Speakers for Results
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Tips for public speaking

These tips and ideas have been put together after many years experience delivering a wide range of presentations.

Ask yourself...

These questions are to get you thinking and prepared:

Getting the delivery right

Be prepared

The secret is always going to be good preparation of your material. We normally work on a ratio of 5 to 1 as a minimum. That is, to deliver one hour of presentation requires a minimum of five hours of preparation.

Prepare yourself

Prepare your room

Your presentation

Speaking

Questions

Work out if you are prepared to take questions at any time or only at the end. Let your audience know what is expected of them.

Be prepared for different reactions

Some people express their enthusiasm for what you're saying in a very visible way. They may be nodding their head or smiling. Others may appear very quiet and not show any sign of enthusiasm. Don't worry. Audiences vary a lot. Sometimes when people are very quiet they are simply concentrating on you. There can be regional variation in audience reactions. People in London are much more likely to show their feelings than people in Scotland.

The unheard song

Unless you are giving the same presentation over and over again, no one will have ever heard what you are going to say before. So don't worry about making a mistake. If you drop a clanger simply move on. If the audience hasn't noticed then there's no need to apologise.

The hook

Your presentation should have a hook. This will usually be in the title. It's an advertisement for what you are going to do and is to get people's interest. titles that we've used include "How to get stinking rich!" and "Not all bosses are B*******!"

Your introduction

Prepare some notes in advance for whoever is going to introduce you. You can make yourself sound as good as you like since you're not the person that's actually going to be saying it.

The first 20 seconds are critical

All of these may be ways of making a memorable first impression:

Get your audience involved early on

Give them something to think about or get involved with early on. It lets them know that this isn't going to be just another boring old presentation.

Props

Well-handled and appropriate props can be great. Practice using any props in advance.

Stories

Audiences love stories.

Don't get drawn into an argument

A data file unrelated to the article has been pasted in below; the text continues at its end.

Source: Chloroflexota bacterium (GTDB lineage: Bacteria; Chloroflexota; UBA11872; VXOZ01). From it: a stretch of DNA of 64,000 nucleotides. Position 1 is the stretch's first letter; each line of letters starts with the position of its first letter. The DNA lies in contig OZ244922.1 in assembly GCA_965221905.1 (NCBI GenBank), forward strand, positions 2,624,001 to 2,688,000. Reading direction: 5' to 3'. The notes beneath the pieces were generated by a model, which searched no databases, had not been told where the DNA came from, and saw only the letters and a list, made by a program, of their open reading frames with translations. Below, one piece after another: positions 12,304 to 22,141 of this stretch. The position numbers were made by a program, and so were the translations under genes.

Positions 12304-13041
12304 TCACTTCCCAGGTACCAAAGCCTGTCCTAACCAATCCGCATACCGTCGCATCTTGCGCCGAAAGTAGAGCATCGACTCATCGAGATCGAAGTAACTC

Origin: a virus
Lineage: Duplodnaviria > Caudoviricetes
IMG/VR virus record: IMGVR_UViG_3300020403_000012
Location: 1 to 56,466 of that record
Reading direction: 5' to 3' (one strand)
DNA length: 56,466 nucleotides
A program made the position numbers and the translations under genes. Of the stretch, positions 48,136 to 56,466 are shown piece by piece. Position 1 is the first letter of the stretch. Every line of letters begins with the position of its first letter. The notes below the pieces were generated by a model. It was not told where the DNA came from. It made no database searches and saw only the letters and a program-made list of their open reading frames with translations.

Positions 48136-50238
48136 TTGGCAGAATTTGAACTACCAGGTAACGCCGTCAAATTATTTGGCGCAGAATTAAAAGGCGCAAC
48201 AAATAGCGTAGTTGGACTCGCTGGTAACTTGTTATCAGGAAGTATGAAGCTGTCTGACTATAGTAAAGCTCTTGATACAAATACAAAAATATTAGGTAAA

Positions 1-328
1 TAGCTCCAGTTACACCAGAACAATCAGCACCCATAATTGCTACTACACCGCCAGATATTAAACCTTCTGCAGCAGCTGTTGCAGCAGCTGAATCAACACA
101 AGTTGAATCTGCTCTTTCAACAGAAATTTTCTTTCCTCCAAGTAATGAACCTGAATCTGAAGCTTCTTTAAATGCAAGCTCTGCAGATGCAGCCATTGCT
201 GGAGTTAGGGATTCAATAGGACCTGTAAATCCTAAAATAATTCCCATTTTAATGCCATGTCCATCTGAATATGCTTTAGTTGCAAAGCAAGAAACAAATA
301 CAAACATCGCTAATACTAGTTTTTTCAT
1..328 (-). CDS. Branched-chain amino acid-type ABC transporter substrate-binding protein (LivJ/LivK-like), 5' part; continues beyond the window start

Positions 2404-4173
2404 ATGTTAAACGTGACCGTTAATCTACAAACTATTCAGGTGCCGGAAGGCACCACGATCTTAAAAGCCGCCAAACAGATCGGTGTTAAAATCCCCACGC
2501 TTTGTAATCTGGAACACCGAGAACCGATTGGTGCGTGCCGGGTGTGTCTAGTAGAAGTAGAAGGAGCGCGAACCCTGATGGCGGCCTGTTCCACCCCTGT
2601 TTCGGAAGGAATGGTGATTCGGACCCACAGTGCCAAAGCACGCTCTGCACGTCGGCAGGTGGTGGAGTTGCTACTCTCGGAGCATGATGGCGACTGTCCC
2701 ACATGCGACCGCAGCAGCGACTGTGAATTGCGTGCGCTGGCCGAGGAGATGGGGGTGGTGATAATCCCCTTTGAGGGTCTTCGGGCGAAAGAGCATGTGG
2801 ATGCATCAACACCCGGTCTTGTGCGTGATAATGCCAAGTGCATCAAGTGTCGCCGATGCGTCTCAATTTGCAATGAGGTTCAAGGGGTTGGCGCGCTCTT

If someone's perception is different to your own, simply acknowledge that they are right. Suggest that you talk about the issue afterwards and try to work out a solution for them then.

Timing

Practice your presentation in real time. It is very rude and annoying to run over time. Be prepared to cut your presentation short if you are running out of time. You may do this by having something at the end that is of interest but not essential. That way, no one will be disappointed if you cut off two or three slides from the end.

Invite feedback

Ask the event organisers if they are going to be using some sort of feedback mechanism. If not, then take along your own. Keep it fairly simple. Put it out in advance and ask people to fill it in before they leave.

Follow up

Make sure that you've left your details with people for them to contact you. If you can, create some incentive for them to contact you afterwards.

Is it important to collect details of who has attended?

If so, then organise some sort of prize draw. You could do this based on the feedback forms or maybe on business cards. Give people a reasonable incentive and they'll give you their details

Building a back end

How are you going to follow up your presentation? Here are some ideas.

Have fun!

Enjoy yourself. And don't be afraid to have fun with your audience. But avoid trying to be funny through joke telling unless you're very confident that it will work.

Afterwards

After living on adrenaline during the build up, you may feel quite subdued afterwards. So, just allow yourself some time to relax and think things through.

More help

If you need help with any aspect of your presentation then please do contact us

Getting an audience

If you need help with attracting an audience then please read our "How to get bums on seats" tipsheet.